By Laura Suleimenova
July 11, on a novel bicycle arrived to Atyrau Raf Van Hulle, a globetrotter from Belgium, one of 33 cyclists riding from France to Astana as part of the Sun Trip 2013 bike journey.
What makes the visit unusual is the solar and wind powered bicycle the young man was on. Ak Zhaik used the opportunity to talk to the guest from Belgium during his short stop in the town.
Raf says the ride kicked off in the French city of Savoy at the foot of Alps - from the new office of INES - one of the largest solar power research centers in Europe. Participants represent France, Belgium, Canada, Czech Republic, Kyrgyzstan and Kazakhstan.
Crossed the start line together, the cyclists split up in the Saint-Bernard Gorge in the Alps. Many went through hardships, especially during the descend, except Raf who had envisaged a function in his bike that enabled him to disconnect the small engine from solar power supply, a detail the others had missed.
Based on a bike's capacities, each itinerant chose his most convenient route to meet the others at the final in Astana.
The run's objective was to demonstrate what an ecologic transport is to people in the countries en route to the Kazakh capital, the host of international Expo-2017, the logo of which Raf proudly wears on his t-shirt.
His bike reminds of a scooter rather than a bicycle - low and with a hard seat. Though large plain sun panels give it a clumsy look, it can travel at considerable speeds. Under the panels the man has accommodated his baggage including a tent and a small gas bulb for cooking.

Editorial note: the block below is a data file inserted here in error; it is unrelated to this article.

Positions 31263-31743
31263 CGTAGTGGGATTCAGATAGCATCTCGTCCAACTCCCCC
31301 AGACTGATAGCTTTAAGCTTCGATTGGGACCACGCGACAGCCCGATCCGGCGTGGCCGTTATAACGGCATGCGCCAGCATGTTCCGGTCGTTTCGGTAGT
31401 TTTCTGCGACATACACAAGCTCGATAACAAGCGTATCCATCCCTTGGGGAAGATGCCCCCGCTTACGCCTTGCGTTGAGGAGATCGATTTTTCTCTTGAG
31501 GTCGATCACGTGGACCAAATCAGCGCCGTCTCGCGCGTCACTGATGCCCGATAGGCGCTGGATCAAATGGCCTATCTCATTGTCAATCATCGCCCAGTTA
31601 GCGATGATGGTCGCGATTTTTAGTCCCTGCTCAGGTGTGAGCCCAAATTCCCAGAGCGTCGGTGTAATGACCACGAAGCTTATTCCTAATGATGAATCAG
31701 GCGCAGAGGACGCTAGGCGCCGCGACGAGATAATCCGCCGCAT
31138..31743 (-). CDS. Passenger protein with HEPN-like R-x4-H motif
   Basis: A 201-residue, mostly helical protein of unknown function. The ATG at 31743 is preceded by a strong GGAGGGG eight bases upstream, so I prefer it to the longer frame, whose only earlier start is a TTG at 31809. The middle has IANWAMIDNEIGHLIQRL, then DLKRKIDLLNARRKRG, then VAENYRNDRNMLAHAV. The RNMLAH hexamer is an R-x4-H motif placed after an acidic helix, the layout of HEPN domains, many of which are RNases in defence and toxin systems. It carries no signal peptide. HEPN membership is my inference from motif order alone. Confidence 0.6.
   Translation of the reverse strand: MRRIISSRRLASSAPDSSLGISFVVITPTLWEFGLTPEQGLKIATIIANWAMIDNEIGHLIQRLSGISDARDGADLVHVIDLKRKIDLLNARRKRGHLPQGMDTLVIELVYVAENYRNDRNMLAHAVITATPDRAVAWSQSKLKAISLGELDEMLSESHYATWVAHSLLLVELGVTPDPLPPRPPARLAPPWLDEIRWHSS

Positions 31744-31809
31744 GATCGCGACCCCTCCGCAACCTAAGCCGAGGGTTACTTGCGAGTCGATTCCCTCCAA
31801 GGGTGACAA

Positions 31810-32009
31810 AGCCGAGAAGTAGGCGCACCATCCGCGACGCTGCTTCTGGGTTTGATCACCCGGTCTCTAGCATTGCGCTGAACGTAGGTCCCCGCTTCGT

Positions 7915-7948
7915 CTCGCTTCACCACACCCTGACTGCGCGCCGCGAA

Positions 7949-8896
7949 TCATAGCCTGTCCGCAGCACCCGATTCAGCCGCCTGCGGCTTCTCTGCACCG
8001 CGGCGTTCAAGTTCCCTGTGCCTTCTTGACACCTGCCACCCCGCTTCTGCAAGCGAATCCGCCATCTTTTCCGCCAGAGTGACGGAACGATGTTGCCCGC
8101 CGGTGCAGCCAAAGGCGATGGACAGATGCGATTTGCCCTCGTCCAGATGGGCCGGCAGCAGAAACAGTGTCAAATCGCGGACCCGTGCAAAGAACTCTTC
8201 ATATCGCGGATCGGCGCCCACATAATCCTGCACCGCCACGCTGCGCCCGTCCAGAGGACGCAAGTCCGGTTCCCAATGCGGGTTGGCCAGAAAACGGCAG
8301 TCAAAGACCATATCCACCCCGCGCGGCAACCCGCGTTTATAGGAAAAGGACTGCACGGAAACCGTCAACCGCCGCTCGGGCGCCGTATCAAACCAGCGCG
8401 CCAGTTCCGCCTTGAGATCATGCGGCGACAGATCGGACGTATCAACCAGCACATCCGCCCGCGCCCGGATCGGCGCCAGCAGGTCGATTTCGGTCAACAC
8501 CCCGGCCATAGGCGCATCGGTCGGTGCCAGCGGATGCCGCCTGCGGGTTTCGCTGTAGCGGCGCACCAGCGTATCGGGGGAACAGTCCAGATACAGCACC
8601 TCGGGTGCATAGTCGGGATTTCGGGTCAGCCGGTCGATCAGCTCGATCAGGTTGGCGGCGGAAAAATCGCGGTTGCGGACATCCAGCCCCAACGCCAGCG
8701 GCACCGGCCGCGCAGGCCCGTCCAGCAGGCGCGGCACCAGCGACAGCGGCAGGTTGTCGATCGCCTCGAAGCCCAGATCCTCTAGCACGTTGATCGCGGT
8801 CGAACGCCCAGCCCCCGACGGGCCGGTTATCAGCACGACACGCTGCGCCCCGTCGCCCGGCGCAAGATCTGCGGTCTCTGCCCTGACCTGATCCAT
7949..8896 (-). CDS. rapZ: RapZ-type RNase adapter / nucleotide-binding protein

The Belgian says he has patented his solar bike. The structure is made of simple details he ordered from Canada and China. Combination of human muscle power and sun batteries helps reach the speed of 50km/h. Given this, the most important feature is it's harmlessness towards nature.
To my admiration "What a fast and noise-free vehicle", Raf with dignity replied "Above all, it is odourless!".
Among the good impressions about our country, the guest mentioned Kazakh cuisine and friendly people:
"Your food gives lots of energy (points index at his leg), not like that in Russia."
What he disliked here is the endless cloud of mosquitoes, which promise him an unforgettable memory of his overnight sleep near the Ganyushkino village. With great astonishment he explained how he used every possible method to fight the bloodsuckers to no effect: he even lit a torch and placed it outside the tent.
In one of the yards in the Avangard District, men mobbed his off-beat bike and long examined the hardware with great interest, before we wished him a safe journey on behalf of Atyrau people.